PHP CLI Tips and Tricks

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It's not called the Command Line Interface for nothing. I programmed in PHP for a long time without even looking at the PHP CLI. When I finally did, I started appreciating all of its usefulness and features. Now I'd say I use it almost every day.

In this article, I'll show you three quick tips that can boost your PHP development productivity. Let's dive right in:

`php -r`

Did you know you can execute a line of PHP with the -r option? Use it like this:

% php -r 'echo "Hello world!\n";'
Hello world!

Note that everything inside the single apostrophes must be valid PHP syntax, so mind your double quotes and semi-colons. This has a number of uses. For example, how about some quick math?

% php -r 'echo sqrt(150)."\n";'
12.247448713916

Or finding out what week of the year we're in?

%$ php -r 'echo date("W") . "\n";'
26

Or finding out what day of the week Independence Day in the U.S. falls on next year?

% php -r 'echo date("l", strtotime("2009-07-04")) . "\n";'
Saturday

Or generating a random number for the office raffle?

% php -r 'echo rand(0, 100) . "\n";'
33

Sometimes, I just need a bunch of random letters and numbers. I find a random md5 hash usually does the trick:

% php -r 'echo md5(uniqid(rand(), true)) . "\n";'
faa5f6cd713bcfb64aa0b297d62c5345

You get the idea.

PHP Interactive Shell

I don’t know whether it’s really a shell, but it gets the job done. Have you ever wanted to test a small snippet of PHP code? You might have a small test script somewhere under a web server root you can quickly access. It’s a pain. With interactive PHP, you can test these right from the command line!

% php -a
Interactive mode enabled

<?php
echo "hello world!\n";
hello world!
exit;
%

This is great for figuring out little problems or little snippets of code while developing. For example, I can never remember where the $haystack and where the $needle go in assorted string functions:

% php -a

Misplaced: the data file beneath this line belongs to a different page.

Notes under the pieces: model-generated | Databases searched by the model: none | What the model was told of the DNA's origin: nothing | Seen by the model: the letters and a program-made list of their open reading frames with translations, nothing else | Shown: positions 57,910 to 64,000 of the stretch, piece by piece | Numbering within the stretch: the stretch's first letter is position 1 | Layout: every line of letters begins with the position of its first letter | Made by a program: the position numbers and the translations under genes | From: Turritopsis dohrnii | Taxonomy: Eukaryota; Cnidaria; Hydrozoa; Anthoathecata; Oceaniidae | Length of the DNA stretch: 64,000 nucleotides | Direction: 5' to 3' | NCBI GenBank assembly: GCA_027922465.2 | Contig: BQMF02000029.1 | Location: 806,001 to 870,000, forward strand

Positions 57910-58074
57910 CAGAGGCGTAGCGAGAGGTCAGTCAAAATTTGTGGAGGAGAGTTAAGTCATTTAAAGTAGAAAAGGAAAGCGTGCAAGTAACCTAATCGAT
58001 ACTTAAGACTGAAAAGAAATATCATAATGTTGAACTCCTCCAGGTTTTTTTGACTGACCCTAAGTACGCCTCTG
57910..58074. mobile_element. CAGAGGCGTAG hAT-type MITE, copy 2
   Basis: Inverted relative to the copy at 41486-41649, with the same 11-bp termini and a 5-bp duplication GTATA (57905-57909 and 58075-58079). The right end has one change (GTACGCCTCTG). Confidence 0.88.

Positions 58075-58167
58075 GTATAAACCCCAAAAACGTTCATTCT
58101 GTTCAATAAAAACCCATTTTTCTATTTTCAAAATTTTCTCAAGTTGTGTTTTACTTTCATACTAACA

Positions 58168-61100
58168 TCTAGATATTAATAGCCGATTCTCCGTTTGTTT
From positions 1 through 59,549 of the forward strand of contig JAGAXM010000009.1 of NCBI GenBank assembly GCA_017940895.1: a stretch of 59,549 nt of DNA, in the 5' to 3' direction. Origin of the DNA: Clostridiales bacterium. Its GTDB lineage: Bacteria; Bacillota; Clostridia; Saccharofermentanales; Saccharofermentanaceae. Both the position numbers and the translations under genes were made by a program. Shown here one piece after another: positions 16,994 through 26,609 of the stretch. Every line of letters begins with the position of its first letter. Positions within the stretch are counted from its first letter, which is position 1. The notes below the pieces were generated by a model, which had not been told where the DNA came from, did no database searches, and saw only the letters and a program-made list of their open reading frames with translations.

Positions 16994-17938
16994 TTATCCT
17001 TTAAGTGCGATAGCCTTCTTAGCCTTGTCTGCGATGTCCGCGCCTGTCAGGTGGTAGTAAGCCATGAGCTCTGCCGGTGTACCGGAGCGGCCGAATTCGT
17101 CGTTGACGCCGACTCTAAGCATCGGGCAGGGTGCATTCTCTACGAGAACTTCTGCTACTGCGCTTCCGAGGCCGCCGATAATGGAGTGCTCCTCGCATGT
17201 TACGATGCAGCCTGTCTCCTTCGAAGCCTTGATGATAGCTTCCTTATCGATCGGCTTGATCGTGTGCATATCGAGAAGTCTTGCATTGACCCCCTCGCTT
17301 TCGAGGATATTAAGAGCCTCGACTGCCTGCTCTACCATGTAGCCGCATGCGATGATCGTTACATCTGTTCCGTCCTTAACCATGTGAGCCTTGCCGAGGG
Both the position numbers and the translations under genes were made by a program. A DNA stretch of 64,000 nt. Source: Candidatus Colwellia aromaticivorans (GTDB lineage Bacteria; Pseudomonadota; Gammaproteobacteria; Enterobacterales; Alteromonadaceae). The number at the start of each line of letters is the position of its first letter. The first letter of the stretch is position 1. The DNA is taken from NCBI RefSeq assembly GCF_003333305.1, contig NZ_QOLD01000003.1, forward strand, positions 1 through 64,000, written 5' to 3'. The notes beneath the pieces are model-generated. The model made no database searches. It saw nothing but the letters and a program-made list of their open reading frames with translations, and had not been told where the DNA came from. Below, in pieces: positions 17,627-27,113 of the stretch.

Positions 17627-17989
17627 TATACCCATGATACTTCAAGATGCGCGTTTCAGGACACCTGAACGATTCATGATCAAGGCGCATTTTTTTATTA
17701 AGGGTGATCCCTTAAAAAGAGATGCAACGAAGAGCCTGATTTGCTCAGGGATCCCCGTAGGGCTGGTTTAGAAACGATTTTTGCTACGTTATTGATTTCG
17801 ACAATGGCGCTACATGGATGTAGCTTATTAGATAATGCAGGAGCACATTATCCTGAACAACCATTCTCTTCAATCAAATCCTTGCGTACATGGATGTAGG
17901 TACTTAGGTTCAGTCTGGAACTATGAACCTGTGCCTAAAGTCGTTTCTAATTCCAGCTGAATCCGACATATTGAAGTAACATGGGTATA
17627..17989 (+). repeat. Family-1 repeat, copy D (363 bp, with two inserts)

Interactive mode enabled
<?php
// does the $needle or $haystack come first?
echo strpos("lo", "hello");
echo strpos("hello", "lo");
3
// so the $haystack comes first

Or how about figuring out that regular expression you need?

% php -a
Interactive mode enabled
<?php
// get rid of all characters but "abc"
$regex = "/^[abc]/";
echo preg_replace($regex, "", "abcdef");
bcdef
// oops, that gets rid of [abc] occurring at the line beginning
// let's try again
$regex = "/[^abc]/";
echo preg_replace($regex, "", "abcdef");
abc
// that's what I wanted

PHP Command Interpreter

This isn't really a command-line tip, but you might it useful if you are on Unix. You know you can execute a PHP script by running php myscript.php, but did you know you don't even need the php command?

When Unix runs a script, it looks for a command interpreter to interpret the script at the very top of the file. The command interpreter line begins with the shebang string (#!). You probably have done this with shell scripts, but you can do it with PHP scripts as well. So, if you have a PHP script named myscript.php that looks like this:

#!/usr/bin/php
<?php
echo "Hello world again!\n";
?>

You can run this script by running the file name:

% ./myscript.php
Hello world again!

(Make sure the file is executable.) So if you have an awesome PHP script that does some task for you, or a PHP script that deploys your site, you can put the script in your $PATH and simply call it like any other Unix command.

That's about it. There are a few other PHP CLI features you might find useful. For example, php -l will run a syntax check on PHP code, and php -i will give you output similar to the phpinfo() function.

Are there any other interesting ways you've used the PHP CLI?

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